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I love multiple perspective structure, which makes the player try to puzzles together all the answers and fill in the blanks rather than spoon feeding a rather straight forward story from one perspective. Such structure often gives an impression of a bigger world too, when not everything resolves around one character but is all mixed and matched.

One of my favorite examples comes from anime called When The Cicadas Cry. It uses a different and more intriguing, imho, structure than one you described. The way it goes is that the series is divided into four "question" story arcs and four "answer" arcs. Each question arc tells same story but from the perspective of different characters, often with different event results (someone dies in one arc, but survives in other), yet succeeding to keep main background story the same. As you can guess from the name, it mainly rises questions as well as explains what is going on with each character as you see the story from their perspective. Then we have answer arcs which provide tidbits of answers to each other and question arcs.

It's a cool way to keep the watcher intrigued as you cant predict exact outcome of events in every arc despite following story similar to previous one, all while they are keeping the main story intact, feeding you tidbits of clues.

When implementing such different perspective story in a game, it may be a good idea to make drastically different gameplay for each of the characters to keep things fresh. One character could be engaging in gun battles while other is all about hacking computers to avoid direct encounters. Or it may be enough with slight mechanics variations. I checked your game out on your blog; you probably thought of it already, but it could be interesting to have variations such as one character is a pilot and the game plays as an Asteroids alike game, while the one staying on the ship plays in a complete different manner, solving tech problems instead of engaging in action. Although it would be bit of a challenge to avoid alienating players when switching from one kind of gameplay to other.

Lastly I find it much more interesting story telling wise when you build the multiple perspective story in a way that when experienced from a second perspective it completely changes the meaning of events you experienced in first perspective. This way, instead of telling parts of same story you first tell a coherent story from first perspective then tell it in a different way that completely changes the way player perceived events in the first play through. A simple example is first story telling of a crew member who sacrificed his life in an attempt to diffuse a bomb while later arc reveals that it was in fact him who set it in the first place. It turns the players view on the story upside down, making him unsure what to expect and wanting to find out more, to find out whether his new guess is accurate.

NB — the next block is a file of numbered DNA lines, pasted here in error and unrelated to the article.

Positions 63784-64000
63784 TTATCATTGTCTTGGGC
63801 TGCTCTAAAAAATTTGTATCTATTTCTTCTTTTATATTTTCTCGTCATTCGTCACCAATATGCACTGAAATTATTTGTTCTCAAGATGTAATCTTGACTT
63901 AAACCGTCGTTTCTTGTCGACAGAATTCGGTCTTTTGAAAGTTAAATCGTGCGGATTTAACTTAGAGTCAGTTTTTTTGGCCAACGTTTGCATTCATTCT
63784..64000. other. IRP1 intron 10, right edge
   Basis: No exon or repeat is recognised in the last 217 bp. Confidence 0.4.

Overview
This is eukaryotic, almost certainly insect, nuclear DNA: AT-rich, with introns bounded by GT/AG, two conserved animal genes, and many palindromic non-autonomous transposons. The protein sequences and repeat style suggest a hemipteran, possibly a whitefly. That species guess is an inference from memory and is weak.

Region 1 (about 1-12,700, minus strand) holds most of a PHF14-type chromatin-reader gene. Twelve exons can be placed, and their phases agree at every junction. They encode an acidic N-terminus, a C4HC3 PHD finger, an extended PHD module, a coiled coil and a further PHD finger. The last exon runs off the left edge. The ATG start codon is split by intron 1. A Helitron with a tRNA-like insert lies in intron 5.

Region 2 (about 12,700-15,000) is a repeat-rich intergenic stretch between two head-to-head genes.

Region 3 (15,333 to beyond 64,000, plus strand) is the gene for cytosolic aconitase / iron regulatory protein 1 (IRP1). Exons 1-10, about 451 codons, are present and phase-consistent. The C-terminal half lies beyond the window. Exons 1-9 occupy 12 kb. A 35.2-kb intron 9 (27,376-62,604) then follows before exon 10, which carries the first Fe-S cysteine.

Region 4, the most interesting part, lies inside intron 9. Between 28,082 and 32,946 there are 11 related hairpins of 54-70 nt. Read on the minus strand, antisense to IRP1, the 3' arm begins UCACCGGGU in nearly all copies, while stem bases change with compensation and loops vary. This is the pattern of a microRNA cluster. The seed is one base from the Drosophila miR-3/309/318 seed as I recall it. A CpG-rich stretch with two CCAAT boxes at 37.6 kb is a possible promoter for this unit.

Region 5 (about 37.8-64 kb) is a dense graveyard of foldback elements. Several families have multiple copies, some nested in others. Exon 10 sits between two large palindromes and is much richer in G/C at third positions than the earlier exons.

Basically you tell the story in a coherent A(a1-a2-a3)-B-C way in first perspective, where event A is detailed event from that first character perspective and B is something that happened on the ship which first character heard about. But second perspective reveals much deeper A-B(b1-b2-b3)-C details of B that changes the way it was perceived when you player first characters perspective.

Phew.. Hopefully that made sense. Also, high five for Ukraine game devs in Stockholm o/ Edited by Cronnix
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You've brought up some really interesting points, Cronnix. I was definitely hoping to work in the kind of perspective shift you described (with your bomb diffusion example). I haven't yet decided to what extent I'll apply this throughout the storyline (as this entire thing can get very tangled with so many perspective shifting elements!), but it's on my list of things to try.

I also see your point about having the gameplay be different. While I still plan the core of the gameplay to be the same for each character (a multi-directional shooter), each character is planned to have its own job/role on this big journey, so will lean toward different types of objectives (one might get more exploration missions, another more defence missions, etc). I definitely want the experience of each character to be different and think that these kinds of mission type changes coupled with each character going through their own version of the journey in terms of narrative should accomplish that if I manage to do it right.

Yesterday and today I've been writing the overall "saga" of this journey - what happens with the main ship itself - and taking down notes of which major events can turn into missions for each character. Once I know what happens on this big adventure I can break scenarios off of it and turn them into individual missions. Then I was going to drill down further into each other and decide exactly what each player finds out in each one, and how it connects to the others' discoveries in the same timeline.